Terms like ‘crossing the divide” only serve to highlight the difference between the generations, and projects like this seem to contradict their own purpose by treating the old and the young as though they were different species or tribes at war who need to be tentatively introduced to one another.
Of course young people should learn about their responsibilities towards their community, but half-baked projects fleetingly exposing them to local ‘oral history’ and the reminiscing of local elders seem a lot less worthy of taxpayers’ money than our faltering education system.
Dancescape is the dance development project for the sub region of Coventry, Solihull and Warwickshire.
The Sub Regional Dance Development Officer works with partners, dance practitioners and organisations to strategically promote and develop all forms of dance practice across the sub region, acting as a focal point for dance development and information and managing a range of projects and programmed events.
£30K well spent? We’ve had officers paid to help families talk to each other, officers paid to make sure that the old and the young communicate, and now we have an officer paid to make sure we’re all dancing (or watching it at the very least). Although there doesn’t seem to be much to dance about with Solihull pleading poverty once again over government funding, and warnings in the local press about severe council tax hikes next spring.
Solihull Council may very well justify this post by having us believe that dance is something that would be wiped of the face of the planet were it not for the state funding/meddling that keeps this delicate and dying art form alive. Unfortunately Solihull Council would be flying in the face of thousands of years of evidence that proves that, much like most forms of artistry, people like to dance, and it is a primal enough urge to ensure that they always will – even without Solihull Council’s Sub Regional Dance Development Officer at the helm. If there is enough interest in dance around the Coventry, Solihull and Warwickshire area then dance schools and dance performances will soldier on independently, just like they always have.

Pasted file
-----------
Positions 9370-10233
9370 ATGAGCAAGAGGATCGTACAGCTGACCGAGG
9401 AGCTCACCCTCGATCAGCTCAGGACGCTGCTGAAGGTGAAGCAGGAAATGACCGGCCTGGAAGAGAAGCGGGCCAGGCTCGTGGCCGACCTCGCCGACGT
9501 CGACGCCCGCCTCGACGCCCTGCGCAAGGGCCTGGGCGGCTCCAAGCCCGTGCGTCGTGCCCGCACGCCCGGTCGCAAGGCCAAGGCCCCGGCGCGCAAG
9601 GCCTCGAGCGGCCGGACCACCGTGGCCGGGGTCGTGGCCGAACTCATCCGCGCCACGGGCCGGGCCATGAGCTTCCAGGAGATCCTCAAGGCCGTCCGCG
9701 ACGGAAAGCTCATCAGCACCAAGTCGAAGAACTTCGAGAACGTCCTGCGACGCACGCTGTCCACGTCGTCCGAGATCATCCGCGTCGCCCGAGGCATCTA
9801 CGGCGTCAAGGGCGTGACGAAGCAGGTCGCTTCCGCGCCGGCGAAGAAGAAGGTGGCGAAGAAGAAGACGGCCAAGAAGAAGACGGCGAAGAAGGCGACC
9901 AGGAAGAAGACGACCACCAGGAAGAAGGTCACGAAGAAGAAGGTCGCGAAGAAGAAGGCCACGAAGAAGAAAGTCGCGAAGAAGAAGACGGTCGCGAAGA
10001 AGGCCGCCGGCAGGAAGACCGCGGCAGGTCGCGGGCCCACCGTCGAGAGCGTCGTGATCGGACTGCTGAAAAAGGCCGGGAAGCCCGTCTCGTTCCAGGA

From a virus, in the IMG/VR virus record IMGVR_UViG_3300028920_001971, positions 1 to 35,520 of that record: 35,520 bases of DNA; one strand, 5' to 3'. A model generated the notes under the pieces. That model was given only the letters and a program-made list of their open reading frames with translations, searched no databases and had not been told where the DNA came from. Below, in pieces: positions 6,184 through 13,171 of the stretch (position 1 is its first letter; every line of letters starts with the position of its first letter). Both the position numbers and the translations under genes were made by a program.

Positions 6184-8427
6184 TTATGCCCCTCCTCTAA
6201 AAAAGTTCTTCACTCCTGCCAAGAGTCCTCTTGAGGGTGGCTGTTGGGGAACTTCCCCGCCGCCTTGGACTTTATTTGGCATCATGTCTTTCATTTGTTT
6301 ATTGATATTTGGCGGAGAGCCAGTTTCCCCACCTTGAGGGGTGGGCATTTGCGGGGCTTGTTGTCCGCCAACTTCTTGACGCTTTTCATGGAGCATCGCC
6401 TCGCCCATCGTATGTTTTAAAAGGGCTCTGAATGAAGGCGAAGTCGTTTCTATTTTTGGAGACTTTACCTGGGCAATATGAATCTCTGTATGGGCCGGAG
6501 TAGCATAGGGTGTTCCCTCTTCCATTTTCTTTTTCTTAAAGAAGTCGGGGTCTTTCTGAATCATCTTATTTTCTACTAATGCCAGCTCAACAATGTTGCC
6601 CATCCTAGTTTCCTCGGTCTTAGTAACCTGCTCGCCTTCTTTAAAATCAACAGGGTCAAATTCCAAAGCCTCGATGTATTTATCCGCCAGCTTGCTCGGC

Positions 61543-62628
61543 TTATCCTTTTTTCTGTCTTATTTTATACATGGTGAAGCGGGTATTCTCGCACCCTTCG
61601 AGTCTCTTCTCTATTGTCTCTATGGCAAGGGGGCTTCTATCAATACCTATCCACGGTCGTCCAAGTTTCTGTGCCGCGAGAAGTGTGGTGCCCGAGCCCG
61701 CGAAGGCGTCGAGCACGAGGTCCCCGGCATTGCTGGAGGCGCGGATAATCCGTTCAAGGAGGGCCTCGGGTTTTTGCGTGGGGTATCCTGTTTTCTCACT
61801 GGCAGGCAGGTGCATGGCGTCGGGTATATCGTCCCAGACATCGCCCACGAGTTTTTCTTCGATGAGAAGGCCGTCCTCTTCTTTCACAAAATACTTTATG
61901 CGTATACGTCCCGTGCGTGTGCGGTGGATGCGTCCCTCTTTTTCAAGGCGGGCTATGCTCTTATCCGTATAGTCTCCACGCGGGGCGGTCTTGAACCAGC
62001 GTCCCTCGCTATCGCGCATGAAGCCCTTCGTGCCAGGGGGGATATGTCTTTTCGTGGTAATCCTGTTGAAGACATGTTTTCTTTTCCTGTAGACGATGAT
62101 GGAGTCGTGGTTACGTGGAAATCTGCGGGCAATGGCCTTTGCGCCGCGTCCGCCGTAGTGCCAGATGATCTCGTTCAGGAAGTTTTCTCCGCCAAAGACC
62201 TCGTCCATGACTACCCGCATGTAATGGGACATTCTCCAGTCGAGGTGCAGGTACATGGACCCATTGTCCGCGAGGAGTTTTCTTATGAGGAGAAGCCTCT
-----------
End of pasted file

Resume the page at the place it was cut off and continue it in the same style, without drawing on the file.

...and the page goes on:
The great thing about ‘dance development’ is that it needn't cost the taxpayer a penny. Those who like to dance often like to teach it too (and usually for only a nominal fee), and that is why every week night after school/work and on every Saturday afternoon community centres, church halls and school gymnasiums are full of people enjoying learning to dance. At the opposite end of the scale, many quality professional companies run like a business, keeping themselves afloat by the patronage of their loyal audiences and topping up their coffers by appealing to donors.
Regardless of the future of dance development in Solihull, it is absolutely plain that the money spent on this post would be better spent on frontline services and necessities, rather than flights of fancy that stop well short of benefiting the community at large.